An independent reviewer has criticised Transgrid's community consultation methods surrounding its bid to build a major transmission line through the area.
The company will now "reset" its engagement with landowners along the proposed Maragle to Bannaby transmission line route.
It's welcome news to Upper Lachlan Shire Council mayor John Stafford, who said consultation to date had been "very poor."
"It's incredibly important we understand where the lines are going but at the moment we are none the wiser than the landowners," he said
"...I'm extremely pleased we've got to this stage but (consultation) has been poor to date. It's frustrating when people ask us what's going on and we don't know."
Transgrid wants to construct HumeLink, a 630km 500-kilovolt transmission line to better harness renewable energy sources and the Snowy II scheme, and to increase the amount of energy available to NSW and the ACT.
But landowners along a draft route, including many around Bannister, near Crookwell, have deeply criticised the company's consultation methods. One, Russell Erwin, claimed Transgrid was "riding roughshod" over property owners and giving scant information.
Four action groups have also formed along the proposed route, including Resist Humelink in this area.
The criticism triggered Transgrid's appointment of former NSW Fair Trading Commissioner Rod Stowe. Mr Stowe undertook an independent review of the company's community engagement plan, looking at it from a landowner's perspective.
The two-month review, completed in June, found that consultation had not met "best practice," was not open and transparent and did not include all appropriate people in the process, Mr Stowe's report stated. Further, landowners did not feel they had been treated with respect or that they had been heard, and engagement methods were not always "appropriate, up to date and user friendly."
Mr Stowe told The Post that Transgrid had not supplied the same information about the route and the process to everyone and there was a need for "one source of truth" on the company's website. In addition, landowners had supplied information about their properties, but didn't feel this had been considered or updated on the website.
In the same vein, they didn't feel suggestions about alternative routes to avoid property impacts had been taken on board.
Mr Stowe also cited instances of five company representatives speaking to one property holder and said the latter felt "intimidated" by this.
"It's important people feel their voice has been heard but up until now that hasn't been the case," he said.
"But I think if they (Transgrid) pick up on my recommendations, we will see progress."
Transgrid has pledged to implement all 20 recommendations, including the establishment of community consultative committees.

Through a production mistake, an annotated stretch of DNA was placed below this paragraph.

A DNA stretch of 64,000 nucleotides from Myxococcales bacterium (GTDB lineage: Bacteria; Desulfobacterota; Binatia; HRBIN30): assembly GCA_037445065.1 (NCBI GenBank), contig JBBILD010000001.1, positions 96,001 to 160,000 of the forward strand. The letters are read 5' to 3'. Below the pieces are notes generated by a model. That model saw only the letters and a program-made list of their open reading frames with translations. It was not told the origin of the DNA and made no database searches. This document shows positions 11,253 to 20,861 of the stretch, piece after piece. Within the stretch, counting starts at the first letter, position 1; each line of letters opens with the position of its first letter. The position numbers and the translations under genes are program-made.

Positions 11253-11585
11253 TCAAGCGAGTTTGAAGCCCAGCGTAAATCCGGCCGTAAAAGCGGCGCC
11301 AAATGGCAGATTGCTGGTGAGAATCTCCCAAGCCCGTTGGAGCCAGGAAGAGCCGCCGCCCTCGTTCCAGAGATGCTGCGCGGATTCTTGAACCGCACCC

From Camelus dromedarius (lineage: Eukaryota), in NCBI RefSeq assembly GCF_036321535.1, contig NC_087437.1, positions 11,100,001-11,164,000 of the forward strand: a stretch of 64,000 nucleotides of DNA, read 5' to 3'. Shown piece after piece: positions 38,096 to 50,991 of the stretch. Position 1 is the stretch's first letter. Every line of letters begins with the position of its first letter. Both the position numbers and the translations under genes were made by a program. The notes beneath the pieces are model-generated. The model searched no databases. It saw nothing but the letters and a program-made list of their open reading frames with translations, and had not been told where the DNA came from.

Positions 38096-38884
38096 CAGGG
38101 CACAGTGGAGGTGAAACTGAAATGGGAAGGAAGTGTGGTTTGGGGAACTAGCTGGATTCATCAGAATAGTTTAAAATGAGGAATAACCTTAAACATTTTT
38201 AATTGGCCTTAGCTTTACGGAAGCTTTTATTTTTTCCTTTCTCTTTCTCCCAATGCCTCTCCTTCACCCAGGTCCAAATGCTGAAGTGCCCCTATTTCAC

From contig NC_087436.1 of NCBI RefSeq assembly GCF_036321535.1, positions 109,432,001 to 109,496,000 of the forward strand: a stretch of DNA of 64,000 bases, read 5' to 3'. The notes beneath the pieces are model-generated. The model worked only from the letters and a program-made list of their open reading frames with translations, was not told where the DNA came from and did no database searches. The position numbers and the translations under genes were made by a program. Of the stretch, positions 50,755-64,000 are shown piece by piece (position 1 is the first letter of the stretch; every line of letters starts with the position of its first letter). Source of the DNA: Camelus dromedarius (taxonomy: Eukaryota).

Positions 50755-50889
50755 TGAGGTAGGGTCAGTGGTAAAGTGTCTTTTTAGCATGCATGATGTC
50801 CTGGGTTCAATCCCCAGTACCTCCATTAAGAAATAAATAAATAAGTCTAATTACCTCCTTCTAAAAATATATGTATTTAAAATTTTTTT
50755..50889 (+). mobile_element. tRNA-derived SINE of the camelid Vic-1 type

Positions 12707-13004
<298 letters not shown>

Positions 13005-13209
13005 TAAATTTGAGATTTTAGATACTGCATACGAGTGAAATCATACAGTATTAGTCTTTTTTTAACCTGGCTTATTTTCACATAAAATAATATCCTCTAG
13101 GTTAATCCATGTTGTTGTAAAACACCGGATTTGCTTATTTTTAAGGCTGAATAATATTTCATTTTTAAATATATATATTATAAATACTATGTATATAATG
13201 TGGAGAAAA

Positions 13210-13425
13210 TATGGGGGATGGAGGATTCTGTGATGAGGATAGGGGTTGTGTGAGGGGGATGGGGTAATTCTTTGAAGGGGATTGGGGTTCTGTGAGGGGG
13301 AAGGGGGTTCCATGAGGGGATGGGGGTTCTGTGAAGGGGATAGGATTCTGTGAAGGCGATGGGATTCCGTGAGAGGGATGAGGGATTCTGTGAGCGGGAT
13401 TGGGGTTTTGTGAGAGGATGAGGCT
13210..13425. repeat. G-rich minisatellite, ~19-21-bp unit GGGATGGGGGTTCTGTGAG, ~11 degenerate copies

They also include:
- "Reset" landowner and community consultation via a meeting with all potentially affected parties to examine the route, explain its feasibility and why some areas were excluded. Experts should also be available to discuss technical aspects;
- Hold information sessions with each regional group along the corridor at the start of each new consultation phase;
- Review the list of landholders Transgrid is consulting with to ensure everyone is included;
- Transgrid to provide training for consultation staff and review their suitability;
- Consideration of a newsletter to update communities on consultation.
Mr Stowe said in some areas Transgrid "lacked the "experience and expertise" to be conducting the consultation but this wasn't necessarily the case for all its projects.
He met with four Bannister landowners in Goulburn.
"People were not happy about the prospect of the (electricity) easement coming through their land, potentially impacting property values," he said.
"For some at Bannister, the time and effort they'd put into revegetating their properties was a major issue and the prospect of that being removed was quite devastating."
Mr Erwin, who has lived at Bannister since 1982, previously told The Post he had planted hundreds of trees on his holding. He described residents as being "collateral roadkill" in the state's bigger energy picture.
Mr Stowe also recommended that Transgrid better explain why it believed this technology was the most suitable and the reasons why it couldn't go underground. Further, it should broaden its consultation to include business groups, councils and indirectly affected people.
He said the company had given him strong support during the review.
"I'm really pleased all the recommendations have been accepted," he said.
"Having completed the report, I won't just leave it and walk away but monitor its implementation and work with Transgrid to hold them to account."
The company's acting CEO Brian Salter said he'd heard the message that people weren't satisfied.
"...We take their concerns seriously," he said in a statement.
"The Landowner Advocate's report provides the path forward for a genuine re-set of our processes and we will continue to listen and work respectfully, effectively and transparently with communities as we plan major transmission projects."
People will be able to nominate for membership of community consultative committees in the next month. An independent chairperson will select members.
A company spokesman said a narrowed study corridor for the line would be published on the HumeLink website later in the year.
Cr Stafford said Transgrid had contacted the council since the Stowe report's release and the parties would meet.
The council also met with Hume MP Angus Taylor who put them in contact with the national wind farm and transmission line commissioner, Andrew Dyer. As a result, the council will disseminate more information to people about their rights, Cr Stafford said.
- For more information, visit www.transgrid.com.au/humelink
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